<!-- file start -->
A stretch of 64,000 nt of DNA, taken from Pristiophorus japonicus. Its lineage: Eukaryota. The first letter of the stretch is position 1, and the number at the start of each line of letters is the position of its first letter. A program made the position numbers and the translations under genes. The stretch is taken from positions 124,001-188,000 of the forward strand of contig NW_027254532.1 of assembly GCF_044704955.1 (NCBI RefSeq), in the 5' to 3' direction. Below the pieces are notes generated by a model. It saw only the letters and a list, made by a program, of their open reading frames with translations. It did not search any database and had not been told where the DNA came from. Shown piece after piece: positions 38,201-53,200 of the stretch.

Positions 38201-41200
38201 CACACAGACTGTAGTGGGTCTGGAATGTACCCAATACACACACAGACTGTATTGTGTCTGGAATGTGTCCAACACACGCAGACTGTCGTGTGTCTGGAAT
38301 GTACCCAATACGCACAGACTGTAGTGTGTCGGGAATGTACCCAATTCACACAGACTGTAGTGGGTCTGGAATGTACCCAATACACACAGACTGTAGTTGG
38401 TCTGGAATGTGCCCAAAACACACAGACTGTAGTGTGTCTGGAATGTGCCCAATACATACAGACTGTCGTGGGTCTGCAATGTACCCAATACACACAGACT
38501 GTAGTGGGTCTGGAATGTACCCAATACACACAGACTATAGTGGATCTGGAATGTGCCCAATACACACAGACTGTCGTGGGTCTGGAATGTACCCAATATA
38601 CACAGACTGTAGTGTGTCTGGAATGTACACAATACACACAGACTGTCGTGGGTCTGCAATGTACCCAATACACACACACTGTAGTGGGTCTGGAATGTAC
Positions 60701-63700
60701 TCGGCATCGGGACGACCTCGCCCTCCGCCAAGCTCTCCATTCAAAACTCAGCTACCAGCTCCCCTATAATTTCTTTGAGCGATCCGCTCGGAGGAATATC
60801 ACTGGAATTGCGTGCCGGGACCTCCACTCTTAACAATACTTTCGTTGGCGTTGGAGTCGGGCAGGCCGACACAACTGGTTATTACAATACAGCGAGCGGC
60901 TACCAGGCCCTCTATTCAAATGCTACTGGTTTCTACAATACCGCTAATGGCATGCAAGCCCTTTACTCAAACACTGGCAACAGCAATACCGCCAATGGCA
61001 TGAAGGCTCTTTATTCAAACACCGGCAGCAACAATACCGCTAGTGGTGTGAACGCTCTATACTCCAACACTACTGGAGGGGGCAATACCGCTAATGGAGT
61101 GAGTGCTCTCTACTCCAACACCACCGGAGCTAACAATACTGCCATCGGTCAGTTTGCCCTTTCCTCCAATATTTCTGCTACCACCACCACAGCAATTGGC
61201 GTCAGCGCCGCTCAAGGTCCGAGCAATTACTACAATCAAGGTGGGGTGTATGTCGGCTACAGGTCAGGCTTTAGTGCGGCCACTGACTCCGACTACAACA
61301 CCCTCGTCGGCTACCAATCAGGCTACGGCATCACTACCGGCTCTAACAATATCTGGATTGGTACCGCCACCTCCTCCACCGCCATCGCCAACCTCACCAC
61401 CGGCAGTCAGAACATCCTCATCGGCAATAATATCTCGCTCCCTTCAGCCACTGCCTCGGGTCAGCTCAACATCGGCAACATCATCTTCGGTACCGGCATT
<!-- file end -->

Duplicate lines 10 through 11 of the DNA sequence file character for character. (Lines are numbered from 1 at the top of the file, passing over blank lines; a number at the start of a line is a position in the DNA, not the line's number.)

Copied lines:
60801 ACTGGAATTGCGTGCCGGGACCTCCACTCTTAACAATACTTTCGTTGGCGTTGGAGTCGGGCAGGCCGACACAACTGGTTATTACAATACAGCGAGCGGC
60901 TACCAGGCCCTCTATTCAAATGCTACTGGTTTCTACAATACCGCTAATGGCATGCAAGCCCTTTACTCAAACACTGGCAACAGCAATACCGCCAATGGCA